Okay, so on my list of favorite ST characters, Hopper isn't really in the top tier. I mean, I like him. I like everyone everyone in the show, including the ones I like to dislike. But in a pinch, if forced to choose a favorite, I'd most likely go with Dustin. Or Steve. Or Mike. Or El... okay, I'm not good at this forced to pick a favorite thing, but Hopper would be pretty far down in a free association list. I like the nerds first, and those discovering their inner nerd-dom.
I have to address this "OMG, Hopper is so toxic!!!!" thing that's going around, based on his gruff handling of Mike and Eleven, his jealousy and temper issues regarding Joyce, and... well, pretty much those two.
First, yes--his temper can be a problem, but the show plays it as such in his personal relationships. Some people have tempers that are problems. And when he turns it on the bad guys... honestly, they mostly deserve it.
Second: Is he being too controlling with Mike and Eleven? Maybe. But like every other character on the screen not named Mike or Eleven (or maybe Max), by episode 1, he's hit his Mileven limit. Will is hurt, Dustin is infuriated, and even Lucas, who has a girlfriend of his own, has gotten to the point of finding them seriously annoying. Because they are, God bless them, seriously annoying. The annoying-ness mostly takes place in Hopper's vicinity, so he's at the end of his rope with them. One of the things about learning to date is learning to balance it with everything else, and Mike and Eleven are terrible at this part (like most fourteen-year-olds). He snaps. Is it a perfect response? No. But it's totally understandable.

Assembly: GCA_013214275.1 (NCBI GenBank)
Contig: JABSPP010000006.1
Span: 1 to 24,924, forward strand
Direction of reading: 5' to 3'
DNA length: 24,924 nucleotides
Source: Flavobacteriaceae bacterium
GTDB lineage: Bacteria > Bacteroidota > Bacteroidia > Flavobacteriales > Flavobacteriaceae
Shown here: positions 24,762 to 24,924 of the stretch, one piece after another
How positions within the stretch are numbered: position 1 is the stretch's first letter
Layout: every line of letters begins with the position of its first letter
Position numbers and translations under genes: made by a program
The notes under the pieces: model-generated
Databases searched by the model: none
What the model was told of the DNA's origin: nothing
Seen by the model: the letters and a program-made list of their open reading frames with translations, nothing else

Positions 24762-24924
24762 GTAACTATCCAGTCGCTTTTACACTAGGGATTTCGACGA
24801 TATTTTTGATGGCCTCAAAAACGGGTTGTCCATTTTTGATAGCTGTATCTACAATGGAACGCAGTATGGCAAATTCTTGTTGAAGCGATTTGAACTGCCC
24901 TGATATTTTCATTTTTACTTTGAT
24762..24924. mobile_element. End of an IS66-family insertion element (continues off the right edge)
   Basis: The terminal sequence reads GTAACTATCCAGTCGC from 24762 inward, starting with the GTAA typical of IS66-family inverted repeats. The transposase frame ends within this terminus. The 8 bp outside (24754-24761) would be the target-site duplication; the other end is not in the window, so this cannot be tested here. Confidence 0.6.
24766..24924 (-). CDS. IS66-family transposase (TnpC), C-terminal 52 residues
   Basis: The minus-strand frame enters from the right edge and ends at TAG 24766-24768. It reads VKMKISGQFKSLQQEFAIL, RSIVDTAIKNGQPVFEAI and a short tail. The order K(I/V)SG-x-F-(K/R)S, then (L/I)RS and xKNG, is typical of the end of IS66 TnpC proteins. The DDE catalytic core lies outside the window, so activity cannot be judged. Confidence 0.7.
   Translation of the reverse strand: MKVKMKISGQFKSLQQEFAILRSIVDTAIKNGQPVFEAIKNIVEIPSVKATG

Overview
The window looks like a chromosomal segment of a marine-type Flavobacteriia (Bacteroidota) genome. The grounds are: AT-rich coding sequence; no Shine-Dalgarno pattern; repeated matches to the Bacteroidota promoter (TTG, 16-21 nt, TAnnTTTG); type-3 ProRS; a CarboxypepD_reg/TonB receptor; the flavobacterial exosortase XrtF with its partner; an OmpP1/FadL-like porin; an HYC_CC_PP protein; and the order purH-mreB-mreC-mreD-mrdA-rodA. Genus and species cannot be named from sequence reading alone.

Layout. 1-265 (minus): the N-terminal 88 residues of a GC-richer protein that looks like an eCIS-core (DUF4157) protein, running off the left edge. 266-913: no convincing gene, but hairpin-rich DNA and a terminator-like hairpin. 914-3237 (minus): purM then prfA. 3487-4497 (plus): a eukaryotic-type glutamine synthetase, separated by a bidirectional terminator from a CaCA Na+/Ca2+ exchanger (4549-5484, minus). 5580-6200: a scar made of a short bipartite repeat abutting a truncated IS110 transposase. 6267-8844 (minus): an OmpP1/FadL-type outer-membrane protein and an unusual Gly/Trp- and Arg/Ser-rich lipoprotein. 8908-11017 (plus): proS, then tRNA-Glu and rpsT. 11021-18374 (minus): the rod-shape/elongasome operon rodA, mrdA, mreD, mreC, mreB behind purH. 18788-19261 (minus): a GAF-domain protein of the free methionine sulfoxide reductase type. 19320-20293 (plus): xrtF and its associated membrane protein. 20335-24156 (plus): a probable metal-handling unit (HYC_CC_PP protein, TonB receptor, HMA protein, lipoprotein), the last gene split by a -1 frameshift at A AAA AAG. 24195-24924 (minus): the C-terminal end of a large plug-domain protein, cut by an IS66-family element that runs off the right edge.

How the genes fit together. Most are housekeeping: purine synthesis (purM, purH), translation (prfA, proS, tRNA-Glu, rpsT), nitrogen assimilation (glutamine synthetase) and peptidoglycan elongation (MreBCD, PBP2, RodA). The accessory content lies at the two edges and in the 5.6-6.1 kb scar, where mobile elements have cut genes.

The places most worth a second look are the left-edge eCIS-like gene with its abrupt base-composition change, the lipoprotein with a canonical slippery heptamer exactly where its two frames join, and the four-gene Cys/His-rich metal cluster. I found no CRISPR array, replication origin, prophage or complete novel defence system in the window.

Maybe the bigger problem is El's lack of outside horizons. She's clearly got more freedom than she did last season, but she's also obviously not going to school, and has rules about going out where there are too many people. Which, to be fair, was the instruction that Owens gave from the lab--that he'd advise having her keep her head down for at least a year (and, despite the real world time lapse, it's only been a little over six months in-story--the Snow Ball was in December '84 and ST3 takes place at the beginning of July '85). She isn't in a normal situation.
There's also a strong theme this season of performing gender roles, and Hop is doing that with the "gruff dad" trope.
And then there's the scene where he puts the fear of God into Mike. Yes, it's over-the-top. But you know... it wasn't actually about control. That was about the fact that Mike and El (but primarily Mike) had disrespected him to his face, and yeah, that needed addressing, and Mike had shown no signs of being willing to listen to anything short of having the shit scared out of him. I mean, I love Mike for any number of reasons, but talking to an adult the way he did? That would have been a wash-the-mouth-out-with-soap thing.
There's also the side-point that he's right, though for the wrong reasons (hence me not leading with this). Mike and Eleven are spending too much time together and utterly focused on each other. As Max points out, there's more to life than this. When El's able to spend more time with Max and working on the mystery (and buying new clothes... with money that, in good 80s movies tradition, materializes out of nowhere), she's able to grow exponentially, and to get to know herself. And when Mike started focusing on the bigger picture--mostly when Will rode away in the rain and he had a moment of realizing what a shit he'd been--he also grew, and, contrary to teenage obsession-think, became a better boyfriend as well. Because balanced humans are better humans, and better humans are better boyfriends/girlfriends.